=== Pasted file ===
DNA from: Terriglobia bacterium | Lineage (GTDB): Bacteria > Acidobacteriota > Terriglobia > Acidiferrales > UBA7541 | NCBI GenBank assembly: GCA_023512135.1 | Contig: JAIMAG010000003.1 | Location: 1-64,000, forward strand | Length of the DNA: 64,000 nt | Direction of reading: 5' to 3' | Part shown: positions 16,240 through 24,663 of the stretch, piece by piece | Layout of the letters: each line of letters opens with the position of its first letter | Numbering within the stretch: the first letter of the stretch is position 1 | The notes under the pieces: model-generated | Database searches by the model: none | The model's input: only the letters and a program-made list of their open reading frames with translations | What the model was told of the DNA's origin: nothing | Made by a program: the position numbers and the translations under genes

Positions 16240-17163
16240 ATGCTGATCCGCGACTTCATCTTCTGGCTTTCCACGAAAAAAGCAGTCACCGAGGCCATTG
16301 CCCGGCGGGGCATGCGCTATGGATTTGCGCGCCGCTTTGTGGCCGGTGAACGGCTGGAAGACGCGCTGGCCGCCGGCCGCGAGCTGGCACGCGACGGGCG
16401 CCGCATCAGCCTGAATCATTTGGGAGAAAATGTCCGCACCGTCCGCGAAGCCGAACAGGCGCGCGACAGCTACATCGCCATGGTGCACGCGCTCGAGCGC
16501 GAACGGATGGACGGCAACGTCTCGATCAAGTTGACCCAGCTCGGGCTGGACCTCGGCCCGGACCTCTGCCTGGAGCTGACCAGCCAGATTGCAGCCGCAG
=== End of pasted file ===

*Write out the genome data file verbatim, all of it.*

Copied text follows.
DNA from: Terriglobia bacterium | Lineage (GTDB): Bacteria > Acidobacteriota > Terriglobia > Acidiferrales > UBA7541 | NCBI GenBank assembly: GCA_023512135.1 | Contig: JAIMAG010000003.1 | Location: 1-64,000, forward strand | Length of the DNA: 64,000 nt | Direction of reading: 5' to 3' | Part shown: positions 16,240 through 24,663 of the stretch, piece by piece | Layout of the letters: each line of letters opens with the position of its first letter | Numbering within the stretch: the first letter of the stretch is position 1 | The notes under the pieces: model-generated | Database searches by the model: none | The model's input: only the letters and a program-made list of their open reading frames with translations | What the model was told of the DNA's origin: nothing | Made by a program: the position numbers and the translations under genes

Positions 16240-17163
16240 ATGCTGATCCGCGACTTCATCTTCTGGCTTTCCACGAAAAAAGCAGTCACCGAGGCCATTG
16301 CCCGGCGGGGCATGCGCTATGGATTTGCGCGCCGCTTTGTGGCCGGTGAACGGCTGGAAGACGCGCTGGCCGCCGGCCGCGAGCTGGCACGCGACGGGCG
16401 CCGCATCAGCCTGAATCATTTGGGAGAAAATGTCCGCACCGTCCGCGAAGCCGAACAGGCGCGCGACAGCTACATCGCCATGGTGCACGCGCTCGAGCGC
16501 GAACGGATGGACGGCAACGTCTCGATCAAGTTGACCCAGCTCGGGCTGGACCTCGGCCCGGACCTCTGCCTGGAGCTGACCAGCCAGATTGCAGCCGCAG